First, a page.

Medicalization of Exercise Through Vigilance, Productivity, and Self-Care: A Secondary Data Analysis of Qualitative Interviews Among Those With Multiple Sclerosis

in Adapted Physical Activity Quarterly
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  • 1 Department of Health Sciences, University of Colorado Colorado Springs, Colorado Springs, CO, USA
  • | 2 Department of Medicine, University of Illinois at Urbana-Champaign, Urbana, IL, USA
  • | 3 School of Kinesiology, University of Michigan, Ann Arbor, MI, USA
  • | 4 Department of Kinesiology and Nutrition, University of Illinois at Chicago, Chicago, IL, USA
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Exercise is becoming more integrated into the management of multiple sclerosis (MS) and is promoted to manage impairments and symptoms. Whereas extensive research outlines factors impacting participation, less is known regarding how medicalized exercise promotion might impact views of exercise and self. We conducted a secondary data analysis to understand how medicalized exercise-promotion paradigms impact the meaning and roles of exercise among those with MS. Twenty-two interviews were selected for reanalysis with an interpretative phenomenological analysis methodology and a critical disability studies lens. Three themes were identified: Constant Vigilance (worry about exercise), Productivity and Social Engagement (exercise to feel productive, engage socially, and enhance self-worth), and Exercise as Medicine/Self-Care (exercise to manage MS, relax, improve mental well-being, prevent/reverse disability, and stay healthy). This research underscores that exercise occupies many contradictory roles reflecting a medicalized exercise-promotion paradigm for those with MS, and this should inform exercise promotion practices.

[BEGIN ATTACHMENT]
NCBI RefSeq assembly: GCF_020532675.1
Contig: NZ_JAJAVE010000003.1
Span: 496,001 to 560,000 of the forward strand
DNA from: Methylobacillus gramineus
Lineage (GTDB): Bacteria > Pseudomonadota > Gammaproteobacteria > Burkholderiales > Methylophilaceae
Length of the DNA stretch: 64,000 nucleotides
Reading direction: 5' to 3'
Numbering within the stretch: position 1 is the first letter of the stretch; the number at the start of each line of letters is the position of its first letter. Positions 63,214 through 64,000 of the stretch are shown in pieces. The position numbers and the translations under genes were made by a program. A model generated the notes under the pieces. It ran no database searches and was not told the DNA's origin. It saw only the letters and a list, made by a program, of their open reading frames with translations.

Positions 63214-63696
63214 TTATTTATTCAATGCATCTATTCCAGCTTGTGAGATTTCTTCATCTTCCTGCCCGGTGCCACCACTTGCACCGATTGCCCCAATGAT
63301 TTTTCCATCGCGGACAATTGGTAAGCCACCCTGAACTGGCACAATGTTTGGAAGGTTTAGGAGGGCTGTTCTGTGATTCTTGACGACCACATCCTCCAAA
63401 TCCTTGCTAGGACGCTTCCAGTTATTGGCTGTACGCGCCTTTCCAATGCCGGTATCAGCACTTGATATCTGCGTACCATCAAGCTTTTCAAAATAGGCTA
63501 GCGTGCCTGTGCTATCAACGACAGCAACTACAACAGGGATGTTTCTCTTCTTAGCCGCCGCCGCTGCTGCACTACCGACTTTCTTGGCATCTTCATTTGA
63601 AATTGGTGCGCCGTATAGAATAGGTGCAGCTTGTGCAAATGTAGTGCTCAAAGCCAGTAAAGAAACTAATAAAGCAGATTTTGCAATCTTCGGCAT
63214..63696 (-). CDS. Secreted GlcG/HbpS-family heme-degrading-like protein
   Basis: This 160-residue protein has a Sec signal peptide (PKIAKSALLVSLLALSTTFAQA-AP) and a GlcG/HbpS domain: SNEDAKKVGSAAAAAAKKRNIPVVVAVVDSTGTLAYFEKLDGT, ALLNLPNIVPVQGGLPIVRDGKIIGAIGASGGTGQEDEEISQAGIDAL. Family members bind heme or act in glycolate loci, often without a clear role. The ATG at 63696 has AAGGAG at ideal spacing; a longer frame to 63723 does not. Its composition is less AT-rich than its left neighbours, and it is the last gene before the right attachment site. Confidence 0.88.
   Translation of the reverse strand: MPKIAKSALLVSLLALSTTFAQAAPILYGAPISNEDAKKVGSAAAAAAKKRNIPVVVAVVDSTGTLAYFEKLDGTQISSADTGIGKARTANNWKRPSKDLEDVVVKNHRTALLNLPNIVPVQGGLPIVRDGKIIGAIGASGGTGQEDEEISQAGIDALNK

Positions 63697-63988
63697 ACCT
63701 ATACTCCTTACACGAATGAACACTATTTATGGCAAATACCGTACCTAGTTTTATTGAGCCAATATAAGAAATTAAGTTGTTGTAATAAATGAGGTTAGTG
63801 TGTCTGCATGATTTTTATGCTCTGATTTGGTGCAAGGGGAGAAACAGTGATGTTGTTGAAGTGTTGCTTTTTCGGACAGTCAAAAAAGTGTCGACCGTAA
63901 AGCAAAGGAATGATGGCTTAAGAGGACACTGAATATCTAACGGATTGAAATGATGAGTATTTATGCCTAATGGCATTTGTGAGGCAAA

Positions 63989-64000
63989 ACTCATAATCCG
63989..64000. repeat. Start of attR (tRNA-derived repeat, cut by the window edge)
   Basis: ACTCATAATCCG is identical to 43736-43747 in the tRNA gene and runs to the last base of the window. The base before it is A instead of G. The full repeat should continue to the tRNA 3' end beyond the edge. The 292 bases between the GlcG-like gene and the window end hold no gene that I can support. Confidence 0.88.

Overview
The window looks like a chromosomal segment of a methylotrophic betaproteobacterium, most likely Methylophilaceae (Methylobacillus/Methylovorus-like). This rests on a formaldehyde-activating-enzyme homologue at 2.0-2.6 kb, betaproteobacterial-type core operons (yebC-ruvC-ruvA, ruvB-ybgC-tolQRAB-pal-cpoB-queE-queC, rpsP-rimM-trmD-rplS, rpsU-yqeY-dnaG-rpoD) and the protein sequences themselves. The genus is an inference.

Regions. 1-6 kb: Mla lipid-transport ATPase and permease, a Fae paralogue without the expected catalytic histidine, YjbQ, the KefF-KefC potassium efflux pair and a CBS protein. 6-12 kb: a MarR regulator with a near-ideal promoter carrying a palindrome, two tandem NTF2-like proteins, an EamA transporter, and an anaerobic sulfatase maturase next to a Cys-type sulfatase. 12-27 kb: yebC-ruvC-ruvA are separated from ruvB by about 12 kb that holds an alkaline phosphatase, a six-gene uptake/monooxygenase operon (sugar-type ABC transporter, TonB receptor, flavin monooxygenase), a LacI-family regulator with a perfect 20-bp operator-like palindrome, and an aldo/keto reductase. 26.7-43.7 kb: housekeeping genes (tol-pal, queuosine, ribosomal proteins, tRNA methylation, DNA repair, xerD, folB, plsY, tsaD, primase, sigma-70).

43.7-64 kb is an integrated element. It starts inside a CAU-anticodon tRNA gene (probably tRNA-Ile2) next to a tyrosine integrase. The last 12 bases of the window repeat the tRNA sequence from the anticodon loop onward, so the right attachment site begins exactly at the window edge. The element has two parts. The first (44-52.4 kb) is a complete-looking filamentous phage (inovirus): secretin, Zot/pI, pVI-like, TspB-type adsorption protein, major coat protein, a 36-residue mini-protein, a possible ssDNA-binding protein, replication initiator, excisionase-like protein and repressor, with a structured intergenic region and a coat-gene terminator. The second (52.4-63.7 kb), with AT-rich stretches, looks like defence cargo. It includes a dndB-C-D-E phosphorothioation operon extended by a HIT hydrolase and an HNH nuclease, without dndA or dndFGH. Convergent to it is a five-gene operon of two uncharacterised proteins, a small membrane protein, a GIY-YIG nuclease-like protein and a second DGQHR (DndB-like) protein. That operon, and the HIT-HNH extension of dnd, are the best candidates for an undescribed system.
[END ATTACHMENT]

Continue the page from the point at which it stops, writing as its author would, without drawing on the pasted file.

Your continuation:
B. Adamson (badamso2@uccs.edu) corresponding author, https://orcid.org/0000-0002-1796-4047

Supplementary Materials

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